“The Beatnicks and the New Testament – that was my thing.”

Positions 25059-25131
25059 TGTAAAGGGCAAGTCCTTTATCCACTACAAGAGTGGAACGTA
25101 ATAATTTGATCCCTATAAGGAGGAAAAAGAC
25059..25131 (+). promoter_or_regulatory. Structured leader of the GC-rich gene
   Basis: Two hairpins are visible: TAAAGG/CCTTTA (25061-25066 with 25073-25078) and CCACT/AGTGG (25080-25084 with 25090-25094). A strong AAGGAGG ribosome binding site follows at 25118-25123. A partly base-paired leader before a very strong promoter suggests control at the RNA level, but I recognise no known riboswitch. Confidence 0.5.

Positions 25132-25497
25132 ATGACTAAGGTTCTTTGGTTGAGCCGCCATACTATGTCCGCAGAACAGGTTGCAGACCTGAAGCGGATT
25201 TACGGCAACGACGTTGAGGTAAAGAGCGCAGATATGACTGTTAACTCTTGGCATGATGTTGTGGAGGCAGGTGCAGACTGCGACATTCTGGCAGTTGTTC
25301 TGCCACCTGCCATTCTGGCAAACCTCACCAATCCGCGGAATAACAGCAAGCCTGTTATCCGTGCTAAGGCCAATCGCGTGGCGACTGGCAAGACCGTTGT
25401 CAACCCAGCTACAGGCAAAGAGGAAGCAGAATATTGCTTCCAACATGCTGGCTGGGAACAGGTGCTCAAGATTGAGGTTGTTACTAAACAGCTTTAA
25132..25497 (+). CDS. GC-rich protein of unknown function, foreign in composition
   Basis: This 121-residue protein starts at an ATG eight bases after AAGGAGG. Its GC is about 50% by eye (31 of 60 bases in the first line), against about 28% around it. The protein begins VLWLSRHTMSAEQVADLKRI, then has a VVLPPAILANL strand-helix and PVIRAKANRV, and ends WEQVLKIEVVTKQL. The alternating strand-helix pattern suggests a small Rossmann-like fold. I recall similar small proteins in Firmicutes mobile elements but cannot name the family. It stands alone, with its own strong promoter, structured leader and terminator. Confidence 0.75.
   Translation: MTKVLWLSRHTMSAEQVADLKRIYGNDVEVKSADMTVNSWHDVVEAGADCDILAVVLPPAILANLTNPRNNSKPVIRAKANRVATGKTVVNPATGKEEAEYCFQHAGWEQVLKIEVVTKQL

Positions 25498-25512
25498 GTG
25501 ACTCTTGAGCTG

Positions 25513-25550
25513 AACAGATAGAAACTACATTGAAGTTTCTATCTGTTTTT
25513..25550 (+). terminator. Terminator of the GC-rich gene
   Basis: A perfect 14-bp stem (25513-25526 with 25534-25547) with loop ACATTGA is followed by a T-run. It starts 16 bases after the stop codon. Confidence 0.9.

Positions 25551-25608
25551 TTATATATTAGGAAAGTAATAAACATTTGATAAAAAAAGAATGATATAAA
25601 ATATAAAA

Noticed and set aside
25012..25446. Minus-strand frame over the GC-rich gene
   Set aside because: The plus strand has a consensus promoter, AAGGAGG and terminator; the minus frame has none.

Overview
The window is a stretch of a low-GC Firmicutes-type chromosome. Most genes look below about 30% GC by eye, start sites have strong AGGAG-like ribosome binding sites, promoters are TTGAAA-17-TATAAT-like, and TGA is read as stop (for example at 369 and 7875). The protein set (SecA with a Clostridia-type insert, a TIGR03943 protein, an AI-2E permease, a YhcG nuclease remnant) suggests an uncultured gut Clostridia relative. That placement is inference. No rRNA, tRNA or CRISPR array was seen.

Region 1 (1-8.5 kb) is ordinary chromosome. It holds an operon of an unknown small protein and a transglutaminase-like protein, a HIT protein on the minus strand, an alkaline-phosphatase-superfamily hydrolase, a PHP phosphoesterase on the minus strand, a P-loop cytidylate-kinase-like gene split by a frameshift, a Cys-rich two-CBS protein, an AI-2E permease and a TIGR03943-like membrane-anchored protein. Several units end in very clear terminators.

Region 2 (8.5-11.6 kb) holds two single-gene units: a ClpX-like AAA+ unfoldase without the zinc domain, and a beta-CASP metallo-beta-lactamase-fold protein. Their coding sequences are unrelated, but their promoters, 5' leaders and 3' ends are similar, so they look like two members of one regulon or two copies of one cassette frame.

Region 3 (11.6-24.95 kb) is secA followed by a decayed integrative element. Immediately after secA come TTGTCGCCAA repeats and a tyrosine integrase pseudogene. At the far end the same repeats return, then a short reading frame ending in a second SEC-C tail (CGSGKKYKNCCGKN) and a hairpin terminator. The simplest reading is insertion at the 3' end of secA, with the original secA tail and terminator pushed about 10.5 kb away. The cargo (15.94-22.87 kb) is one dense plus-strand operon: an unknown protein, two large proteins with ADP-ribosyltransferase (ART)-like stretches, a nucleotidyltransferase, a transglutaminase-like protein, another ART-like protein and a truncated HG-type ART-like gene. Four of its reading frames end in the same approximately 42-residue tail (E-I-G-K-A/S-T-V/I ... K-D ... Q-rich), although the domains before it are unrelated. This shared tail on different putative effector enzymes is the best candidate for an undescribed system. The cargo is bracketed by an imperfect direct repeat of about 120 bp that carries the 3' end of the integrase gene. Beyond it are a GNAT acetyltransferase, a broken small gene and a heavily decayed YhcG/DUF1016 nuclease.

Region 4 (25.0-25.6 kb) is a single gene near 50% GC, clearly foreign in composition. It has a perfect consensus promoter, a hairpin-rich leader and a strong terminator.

Svatopluk Karásek was born October 18, 1942 in the family of a government ministry official Petr Karásek, who was briefly imprisoned after February 1948 and then allowed to work only in manual positions, and Doubravka Karásková, born Černíková, whose family had evangelical tradition. As a young boy, Svatopluk was influenced by the beat generation culture, which inspired him to search for his own path in life. Later, New Testament entered his life. His mother also passed on to him the love of humour and comedy. After elementary school in Prague-Smíchov he began studying at a school for gardeners in Děčín. After he was dismissed from this school for the second time, he transferred to the school of viticulture in Mělník, where his life-long friendship with Vráťa Brabenec began. After that he studied Komenský‘s Evangelical Theological Faculty, where he was admitted at the second try, also owing to the help by professor Hromádka. The faculty was relatively conformist, but the students were searching for new ways of sharing their faith and organizing various artistic happenings. Unlike some of the older generation of theologists in the Evangelical Church of Czech Brethren, Svatopluk Karásek and his friends rather aspired to link their faith with the milieu of artists, and they did not perceive a need to participate in reforming the social and political affairs so keenly. A turning point for Karásek came only with the death of Jan Palach and the Russian occupation. In 1968 he began his service as a pastor in his first post in Hvozdnice. However, after a conflict with the state secretary for church affairs he had to leave the flourishing congregation and he was transferred to Nové Město pod Smrkem. After repeated problems, his state approval for pastoral activity was cancelled. Financial problems followed. He eventually found employment as a castellan on the Houska castle, where he spent several wonderful years with his wife Stáňa and their children. Then he received an invitation to the underground movement, and he has not left this community till his emigration. One of independent communities was established in Houska. Frequent visitors included pastors from the New Orientation, like Miloš Rejchrt, Alfréd Kocáb, or Jan Šimsa. He replaced his sermons to a congregation with biblical lyrics in his songs. Repercussions of these activities came in 1976 when he was arrested. The district court in Prague sentenced him together with Ivan Martin Jirous, Pavel Zajíček, and Vratislav Brabenec to eight months of unsuspended sentence for riotous conduct. A wave of solidarity followed the trial and at the turn of 1976-1977 it materialized in the founding of Charter 77, which he signed with the first wave of signatories in Ječná Street in the flat of the Němcová family. This year also marked the beginning of his new career as a window-washer. Their family lived together with Martin Jirous and Juliána. He participated in meetings of evangelical pastors - Libštát, and with his family they often visited various underground communities, e.g. in Řepice, he was also a frequent guest of meetings in Ječná street. His having signed the Charter 77 brought about constant pressure from the police and the state system. He eventually consented to a repeated offer, and under a so-called Asanace program he moved out of Czechoslovakia. After difficulties in an Austrian refugee camp he and his family arrived to Switzerland, where he was accepted as a pastor‘s deputy in a congregation in Bonstetten; five years later he moved to a large congregation in Höngg. He took part in various events promoting human rights, in meetings of the underground movement abroad and he also preached in Free Europe and in the Czech congregation of Přemysl Pitter in Zurich. After 1989 he was travelling back and forth between Switzerland and Czechoslovakia. His wife Stáňa had an established medical practice in Switzerland, and neither their children wanted to return. Svatopluk eventually kept commuting to Switzerland till 1996. In the following year, his spectacular ordination in the Salvator church in Prague took place. His life was however bitterly affected by a sudden death of his wife. At present Svatopluk Karásek is still active as a pastor in the Salvator church in Prague, he also brushed off his knowledge from the school of viticulture and he engages in wine trade as well. With his second wife Pavla they have two daughters, he also frequently visits his children who live in Switzerland. He considers the genuineness of living in the period of Charter 77 to be the most pure and free years of his life.